Michael Buffer has probably made more money than anyone else on the planet by stepping into a boxing ring – and never throwing a punch.
Buffer’s looks do not befit the savagery of the Sweet Science. With manicured hands, perfectly coiffed hair, gleaming white teeth and custom-tailored tuxedo, he looks more suited to host a TV game show than a boxing match.
Before the fists start flying, Buffer lets out the cry that earns him his living. It’s his signature, a distinctive cry that sets him apart: Let’s get ready to rummmmmmmmmmmbllllllllllle!
“I tried other expressions first,” said Buffer. “Man your battle stations and Fasten your seatbelts – but nothing was happening. So I tweaked something Muhammad Ali would sometimes say at weigh ins, ‘I’m ready to rumble.’”
“It wasn’t a big deal at first,” Buffer continued, “but I stuck with it and, after a few drinks one night, a friend told me to shut up after saying ‘let’s get ready to rumble,’ as the crowd wanted to react. So I started pausing and, sure enough, there was a huge reaction. That’s when I knew I was onto a winner.”
The golden-throated Buffer trademarked the slogan early in his career and has generated over $400 million in revenue, selling the rights to music, video games, merchandise, and while making personal appearances. He makes between $15,000 and $30,000 for ring announcing engagements that take less than 15 minutes, and makes corporate and private event appearances – regularly earning upwards of $ 100,000 per outing. But Buffer doesn’t even have to say his catchphrase to make money. He earns more from the trademark than he does announcing in the ring.
A master of inflections, Buffer rolls certain letters and has the most distinctive and electrifying voice in boxing history. He announces outside the ring as well. In 2008, Buffer opened the World Series of Poker with Let’s get ready to shuffffffllllllle and deaaaaaaaaallll!
Another brilliant Buffer moment came in October 2016, when he opened the University of Kentucky’s first basketball practice of the season – Big Blue Madness – with Let’s get ready to rouuuuuundballllllll!
Born in Lancaster, Pennsylvania, November 2, 1944, Buffer’s parents divorced before he was one. He was raised by foster parents — a bus driver and housewife — in Roslyn, a southeastern Pennsylvania town about an hour north of Philadelphia.
At 20, Buffer enlisted in the Army at the height of the Vietnam war and served until 23. He worked as a car salesman before becoming a male model at 32. While watching a televised boxing match with his two boys in 1982, his eldest son observed that the announcer gave the scores of a split decision in the wrong order, botching the surprise announcement of who had won the fight. The boy suggested his old man could do a much better job, and Buffer decided to give it a try.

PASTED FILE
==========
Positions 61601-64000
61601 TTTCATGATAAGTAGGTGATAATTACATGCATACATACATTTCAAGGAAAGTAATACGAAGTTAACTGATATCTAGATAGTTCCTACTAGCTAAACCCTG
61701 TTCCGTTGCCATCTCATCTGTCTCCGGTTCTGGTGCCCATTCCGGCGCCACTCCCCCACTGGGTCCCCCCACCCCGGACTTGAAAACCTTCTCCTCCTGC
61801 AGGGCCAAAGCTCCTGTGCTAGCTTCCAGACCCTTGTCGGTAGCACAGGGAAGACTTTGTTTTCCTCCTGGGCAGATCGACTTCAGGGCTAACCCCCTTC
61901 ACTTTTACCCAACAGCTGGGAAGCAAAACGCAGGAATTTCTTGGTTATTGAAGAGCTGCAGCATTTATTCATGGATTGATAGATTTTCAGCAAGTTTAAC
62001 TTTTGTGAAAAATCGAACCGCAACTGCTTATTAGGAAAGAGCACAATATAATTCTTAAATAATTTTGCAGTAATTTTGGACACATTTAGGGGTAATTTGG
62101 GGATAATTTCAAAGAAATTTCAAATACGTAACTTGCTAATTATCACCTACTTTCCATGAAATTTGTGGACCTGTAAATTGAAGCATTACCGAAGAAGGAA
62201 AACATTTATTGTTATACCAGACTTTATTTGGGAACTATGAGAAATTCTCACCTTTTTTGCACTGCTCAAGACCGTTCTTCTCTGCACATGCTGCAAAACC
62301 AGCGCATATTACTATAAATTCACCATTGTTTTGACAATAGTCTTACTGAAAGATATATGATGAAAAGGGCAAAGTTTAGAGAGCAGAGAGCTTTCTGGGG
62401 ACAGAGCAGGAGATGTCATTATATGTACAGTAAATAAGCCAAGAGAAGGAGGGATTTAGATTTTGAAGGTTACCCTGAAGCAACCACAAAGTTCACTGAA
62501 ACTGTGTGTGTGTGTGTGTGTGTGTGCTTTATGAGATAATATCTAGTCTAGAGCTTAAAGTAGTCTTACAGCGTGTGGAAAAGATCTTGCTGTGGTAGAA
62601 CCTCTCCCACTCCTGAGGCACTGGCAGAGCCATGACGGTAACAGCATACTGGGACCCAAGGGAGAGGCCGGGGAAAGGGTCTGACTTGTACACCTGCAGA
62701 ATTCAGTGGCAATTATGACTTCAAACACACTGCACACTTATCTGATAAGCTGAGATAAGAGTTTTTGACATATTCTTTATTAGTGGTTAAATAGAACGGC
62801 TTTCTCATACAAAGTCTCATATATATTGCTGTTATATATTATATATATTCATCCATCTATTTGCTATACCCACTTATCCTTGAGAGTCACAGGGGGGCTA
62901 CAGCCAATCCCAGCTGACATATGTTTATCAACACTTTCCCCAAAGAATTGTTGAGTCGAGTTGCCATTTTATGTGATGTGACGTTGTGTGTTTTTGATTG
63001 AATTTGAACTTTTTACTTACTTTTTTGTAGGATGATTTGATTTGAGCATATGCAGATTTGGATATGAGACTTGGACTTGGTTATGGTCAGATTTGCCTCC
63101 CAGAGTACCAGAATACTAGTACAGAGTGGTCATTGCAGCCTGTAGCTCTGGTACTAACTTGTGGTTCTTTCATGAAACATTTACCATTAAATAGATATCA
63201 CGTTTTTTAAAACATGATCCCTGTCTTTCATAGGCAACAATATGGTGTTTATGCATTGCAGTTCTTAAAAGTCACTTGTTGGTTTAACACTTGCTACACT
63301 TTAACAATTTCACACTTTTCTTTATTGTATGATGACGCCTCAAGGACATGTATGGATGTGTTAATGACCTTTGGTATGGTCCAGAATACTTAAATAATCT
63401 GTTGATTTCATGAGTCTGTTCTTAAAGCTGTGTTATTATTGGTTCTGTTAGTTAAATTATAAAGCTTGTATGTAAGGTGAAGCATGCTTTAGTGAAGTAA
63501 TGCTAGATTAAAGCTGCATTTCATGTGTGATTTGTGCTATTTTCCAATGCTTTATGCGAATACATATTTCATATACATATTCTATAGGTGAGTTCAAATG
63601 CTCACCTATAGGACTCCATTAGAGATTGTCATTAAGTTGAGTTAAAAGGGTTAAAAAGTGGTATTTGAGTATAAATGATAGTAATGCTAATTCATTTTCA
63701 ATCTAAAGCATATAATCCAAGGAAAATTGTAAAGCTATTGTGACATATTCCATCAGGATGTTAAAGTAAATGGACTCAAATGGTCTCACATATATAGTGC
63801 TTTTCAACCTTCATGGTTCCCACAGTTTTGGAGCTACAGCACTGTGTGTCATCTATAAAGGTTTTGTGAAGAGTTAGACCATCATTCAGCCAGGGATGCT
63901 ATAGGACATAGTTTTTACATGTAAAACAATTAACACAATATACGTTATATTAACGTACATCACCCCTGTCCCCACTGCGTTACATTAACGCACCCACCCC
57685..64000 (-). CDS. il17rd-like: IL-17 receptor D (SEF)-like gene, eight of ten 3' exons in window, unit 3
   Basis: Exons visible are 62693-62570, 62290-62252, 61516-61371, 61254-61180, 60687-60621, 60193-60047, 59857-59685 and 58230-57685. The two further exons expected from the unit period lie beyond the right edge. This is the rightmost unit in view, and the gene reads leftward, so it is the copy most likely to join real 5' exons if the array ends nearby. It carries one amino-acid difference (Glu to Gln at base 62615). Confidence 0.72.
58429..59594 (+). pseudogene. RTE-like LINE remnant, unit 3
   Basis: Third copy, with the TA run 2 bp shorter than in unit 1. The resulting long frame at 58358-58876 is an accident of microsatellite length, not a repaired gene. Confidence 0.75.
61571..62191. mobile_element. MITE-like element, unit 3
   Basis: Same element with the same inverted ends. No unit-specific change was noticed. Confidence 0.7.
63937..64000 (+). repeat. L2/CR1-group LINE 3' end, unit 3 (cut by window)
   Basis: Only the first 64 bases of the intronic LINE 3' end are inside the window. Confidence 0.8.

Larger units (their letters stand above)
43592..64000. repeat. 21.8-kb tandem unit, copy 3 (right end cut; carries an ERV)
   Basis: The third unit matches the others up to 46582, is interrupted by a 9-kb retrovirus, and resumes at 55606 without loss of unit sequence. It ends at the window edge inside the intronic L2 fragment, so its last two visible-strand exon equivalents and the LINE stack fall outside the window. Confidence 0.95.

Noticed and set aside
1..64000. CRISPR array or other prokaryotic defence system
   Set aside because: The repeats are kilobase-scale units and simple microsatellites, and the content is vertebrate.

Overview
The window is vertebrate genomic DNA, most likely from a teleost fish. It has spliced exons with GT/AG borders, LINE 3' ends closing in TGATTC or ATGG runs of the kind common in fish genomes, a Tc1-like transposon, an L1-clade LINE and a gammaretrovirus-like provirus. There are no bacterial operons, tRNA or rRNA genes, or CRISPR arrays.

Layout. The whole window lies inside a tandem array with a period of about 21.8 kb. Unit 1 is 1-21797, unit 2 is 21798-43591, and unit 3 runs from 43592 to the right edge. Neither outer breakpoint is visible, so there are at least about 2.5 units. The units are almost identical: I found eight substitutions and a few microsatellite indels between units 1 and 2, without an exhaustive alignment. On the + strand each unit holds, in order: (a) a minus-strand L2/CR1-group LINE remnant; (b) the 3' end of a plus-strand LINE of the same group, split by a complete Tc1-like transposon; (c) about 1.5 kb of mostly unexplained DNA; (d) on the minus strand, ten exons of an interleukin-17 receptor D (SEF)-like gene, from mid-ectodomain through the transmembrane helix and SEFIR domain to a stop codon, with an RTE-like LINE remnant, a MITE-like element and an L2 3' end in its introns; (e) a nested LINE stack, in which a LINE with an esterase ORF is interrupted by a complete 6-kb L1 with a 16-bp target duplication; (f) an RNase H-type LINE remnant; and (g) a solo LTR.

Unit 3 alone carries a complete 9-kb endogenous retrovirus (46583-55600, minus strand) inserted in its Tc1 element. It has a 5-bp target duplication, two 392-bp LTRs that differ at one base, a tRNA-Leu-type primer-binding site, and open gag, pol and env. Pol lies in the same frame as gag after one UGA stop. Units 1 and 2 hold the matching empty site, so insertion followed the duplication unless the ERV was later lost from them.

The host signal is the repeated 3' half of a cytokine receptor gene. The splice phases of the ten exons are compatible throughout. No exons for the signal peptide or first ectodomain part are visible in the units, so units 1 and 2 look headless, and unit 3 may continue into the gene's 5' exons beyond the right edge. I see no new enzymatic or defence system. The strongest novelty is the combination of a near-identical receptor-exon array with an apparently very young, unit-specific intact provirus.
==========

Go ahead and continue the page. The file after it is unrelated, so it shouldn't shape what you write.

“I was in my 30s and started contacting hotels and promoters,” recalled Buffer. “I managed to get my foot in the door but it would be a compliment to say I was dreadful when I first started.” In 1983, just a year into his new line of work, Buffer was hired by promoter Bob Arum to be the official announcer for Top Rank boxing shows on ESPN.
In the late 1980s, Donald Trump made Buffer the exclusive announcer for all the bouts in his casinos.
The 73-year-old Buffer has announced well over 1,000 fights and has landed a spot in the Boxing Hall of Fame. He has appeared on a variety of television talk shows, several Rocky movies and played a villain in Adam Sandler’s You Don’t Mess With the Zohan. Buffer has been animated in South Park, The Simpsons and had a long association with World Championship Wrestling until it folded in 2001.
Mr. Buffer brings a higher level of excitement to every event he calls. He has announced the World Series, NBA and NFL playoffs, Stanley Cup hockey, the Indy 500 – even an Aerosmith concert. Buffer does voice-over work and advertisements, including the clever Let’s get ready to buuuuundllllllle! campaign for Progressive Insurance in 2013.
Buffer’s grandfather, Johnny Buff, was a professional boxer and bantamweight world champion from 1921 to 1922. His brother, Bruce, is also an announcer, serving as the voice of the Octagon for the UFC.
Mr. Buffer remains the most famous boxing announcer of all time, and works every major event. He currently covers Matchroom shows, as well as bouts on HBO, NBC Sports Network and the German channel, RTL.